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Opinion

Opinion: Bernie still represents a new generation of voters, age and health aside

Sen. Bernie Sanders speaks during a presidential candidates forum
Sen. Bernie Sanders (I-Vt.) speaks during a presidential candidates forum at the 2019 NABJ Annual Convention in Miami.
(Joe Raedle / Getty Images)

Rest easy, Bernie Sanders supporters (and, you know, any other human with a conscience): Everyone’s favorite bespectacled democratic socialist appears to be doing just fine after a heart-related health scare Tuesday night while campaigning in Las Vegas.

The senator from Vermont had two stents inserted — a routine procedure not at all exclusive to 78-year-old men who live life traveling from stump to stump across the country — and his team canceled future events until further notice. But all early signs point to a speedy recovery and a full return to the race.

That’s a good news for everyone. Yes, even those in the Democratic Party who find Sanders’ politics far left of where they themselves might comfortably stand. Get well soon, Bernie Sanders. This race needs you back in full form.

Then again, even if he were to drop out tomorrow, it’s possible he has already won.

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Just think about it: In 2016 he was an outsider and an insurgent who gained an unexpected amount of traction against the presumptive nominee.

Now, “Medicare for all” is the healthcare policy each other candidate is defending themselves against. Why don’t you support Medicare for all? Stances on free college tuition and the question of student debt have become important platform planks. Elizabeth Warren, arguably the new front-runner of the race, is practically a policy facsimile. Sanders even had a proxy character on HBO’s “Succession” (much to the chagrin of one Logan Roy)!

If Bernie’s ultimate goal was to shift the terms of debate, he has done so. Somehow, some way, a 70-year-old independent became the face of a new generation of Democratic politics.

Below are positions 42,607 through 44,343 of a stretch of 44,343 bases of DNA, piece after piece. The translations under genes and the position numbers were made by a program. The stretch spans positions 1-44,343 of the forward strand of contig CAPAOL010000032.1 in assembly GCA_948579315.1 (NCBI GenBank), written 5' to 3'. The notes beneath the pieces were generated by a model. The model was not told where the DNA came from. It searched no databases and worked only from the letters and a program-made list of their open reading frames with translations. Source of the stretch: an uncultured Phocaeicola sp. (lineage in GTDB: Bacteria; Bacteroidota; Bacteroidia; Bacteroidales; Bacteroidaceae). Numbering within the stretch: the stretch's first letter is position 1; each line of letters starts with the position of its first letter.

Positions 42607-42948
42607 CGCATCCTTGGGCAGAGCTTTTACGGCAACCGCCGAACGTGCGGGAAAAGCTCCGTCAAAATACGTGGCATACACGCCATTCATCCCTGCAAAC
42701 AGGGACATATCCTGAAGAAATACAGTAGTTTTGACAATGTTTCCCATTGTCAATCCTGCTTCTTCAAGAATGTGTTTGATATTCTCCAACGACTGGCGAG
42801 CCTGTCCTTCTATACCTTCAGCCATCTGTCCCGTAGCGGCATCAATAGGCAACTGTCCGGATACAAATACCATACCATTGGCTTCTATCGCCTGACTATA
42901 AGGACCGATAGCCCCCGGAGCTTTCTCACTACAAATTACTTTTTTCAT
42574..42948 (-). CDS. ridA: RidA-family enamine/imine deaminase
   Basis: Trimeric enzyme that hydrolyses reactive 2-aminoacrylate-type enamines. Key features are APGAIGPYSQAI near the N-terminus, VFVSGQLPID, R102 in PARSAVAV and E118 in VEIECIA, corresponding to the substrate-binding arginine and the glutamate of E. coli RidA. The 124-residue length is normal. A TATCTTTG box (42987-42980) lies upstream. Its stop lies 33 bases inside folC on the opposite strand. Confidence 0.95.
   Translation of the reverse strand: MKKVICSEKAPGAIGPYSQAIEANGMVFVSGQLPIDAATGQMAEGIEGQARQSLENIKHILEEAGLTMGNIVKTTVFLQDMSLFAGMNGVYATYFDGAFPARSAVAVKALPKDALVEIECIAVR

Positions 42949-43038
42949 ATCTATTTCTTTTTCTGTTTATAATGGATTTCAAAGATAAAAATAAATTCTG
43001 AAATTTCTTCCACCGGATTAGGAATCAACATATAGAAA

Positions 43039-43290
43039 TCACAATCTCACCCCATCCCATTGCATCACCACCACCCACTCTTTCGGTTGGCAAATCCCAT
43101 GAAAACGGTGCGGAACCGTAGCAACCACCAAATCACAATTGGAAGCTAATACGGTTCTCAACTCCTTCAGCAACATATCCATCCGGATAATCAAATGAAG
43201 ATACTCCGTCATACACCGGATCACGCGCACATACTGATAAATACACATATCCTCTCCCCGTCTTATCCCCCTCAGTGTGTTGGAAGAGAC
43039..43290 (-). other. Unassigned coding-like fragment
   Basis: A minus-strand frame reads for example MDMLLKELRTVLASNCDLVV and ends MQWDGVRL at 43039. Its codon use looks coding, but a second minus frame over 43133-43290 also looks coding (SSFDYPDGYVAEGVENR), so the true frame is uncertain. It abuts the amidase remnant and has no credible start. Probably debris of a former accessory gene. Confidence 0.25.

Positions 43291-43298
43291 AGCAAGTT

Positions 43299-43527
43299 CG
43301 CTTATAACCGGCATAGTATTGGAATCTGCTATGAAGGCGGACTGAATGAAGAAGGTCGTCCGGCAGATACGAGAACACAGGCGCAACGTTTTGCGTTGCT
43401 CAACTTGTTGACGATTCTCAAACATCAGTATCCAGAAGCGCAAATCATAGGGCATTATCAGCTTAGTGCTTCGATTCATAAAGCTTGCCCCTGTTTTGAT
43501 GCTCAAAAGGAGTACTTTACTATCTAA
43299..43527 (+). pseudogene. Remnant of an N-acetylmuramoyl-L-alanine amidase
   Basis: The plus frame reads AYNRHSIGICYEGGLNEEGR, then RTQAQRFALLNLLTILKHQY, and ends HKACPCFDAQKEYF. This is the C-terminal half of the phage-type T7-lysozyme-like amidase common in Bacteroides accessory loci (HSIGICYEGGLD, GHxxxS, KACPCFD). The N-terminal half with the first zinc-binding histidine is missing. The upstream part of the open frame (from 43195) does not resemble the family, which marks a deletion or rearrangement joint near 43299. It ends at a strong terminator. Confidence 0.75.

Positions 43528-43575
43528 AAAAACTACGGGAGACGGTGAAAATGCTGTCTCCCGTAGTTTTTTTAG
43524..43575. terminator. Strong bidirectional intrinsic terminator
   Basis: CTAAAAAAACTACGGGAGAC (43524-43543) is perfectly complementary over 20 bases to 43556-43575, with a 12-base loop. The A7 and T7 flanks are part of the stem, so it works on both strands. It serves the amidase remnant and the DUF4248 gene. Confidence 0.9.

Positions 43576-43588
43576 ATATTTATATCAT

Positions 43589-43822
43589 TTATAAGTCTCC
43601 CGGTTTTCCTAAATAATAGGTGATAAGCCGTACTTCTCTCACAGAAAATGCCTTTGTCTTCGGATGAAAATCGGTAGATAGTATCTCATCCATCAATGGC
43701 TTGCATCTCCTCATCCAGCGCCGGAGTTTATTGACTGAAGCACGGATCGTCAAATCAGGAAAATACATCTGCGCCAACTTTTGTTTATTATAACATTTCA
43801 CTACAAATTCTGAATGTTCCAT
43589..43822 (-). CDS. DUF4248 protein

But that’s old news. So what’s the new news?

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Well, despite being the progressive leader horse, his campaign has mostly stalled. His polling numbers have dipped into the lower teens, and most analysts have declared him a solid — albeit distant— third. And yet, he led third-quarter fundraising marks among Democrats with a reported roughly $25 million and still has an incredibly enthused base. In the parlance of NBA nerds, Sanders might be considered what’s known as a “regular season team”: His efforts will bear fruit right now — with a still steady drip of decent polling and impressive fundraising — but come the playoffs (or, in this case, the primaries) it’ll be clear he may not be a true contender.

In the meantime, everyone benefits from his presence.

His performances on the debate stages have been steady, if not a bit familiar by now. In the September debate, which finally placed each front-runner side-by-side, Bernie finally got to square off with fellow septuagenarian and primary ideological opponent Joe Biden. The result was mostly a draw, with the viewers getting an uncharacteristically rich discussion (at least as far as 10-person televised debates go) on the nuances and differences between their healthcare policies.

But he also forced Biden into his worst gaffe of the night (yes, even worse than the infamous “record player” ramble). It didn’t get much play as a media soundbite, but this moment between the two should be playing in every Bernie campaign ad right now:

Why are we paying so much for healthcare? Well, this is America, where, apparently, things suck.

And that’s why Bernie has attracted so many young voters. Because he makes that extra leap in logic; this is America, but it doesn’t have to be this way.

Sure, most of his support might drop off as Warren takes off. And, sure, his early front-runner status may never turn into much.

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But this is what Bernie represents for a new generation. Even if he needs stents and is losing hair.


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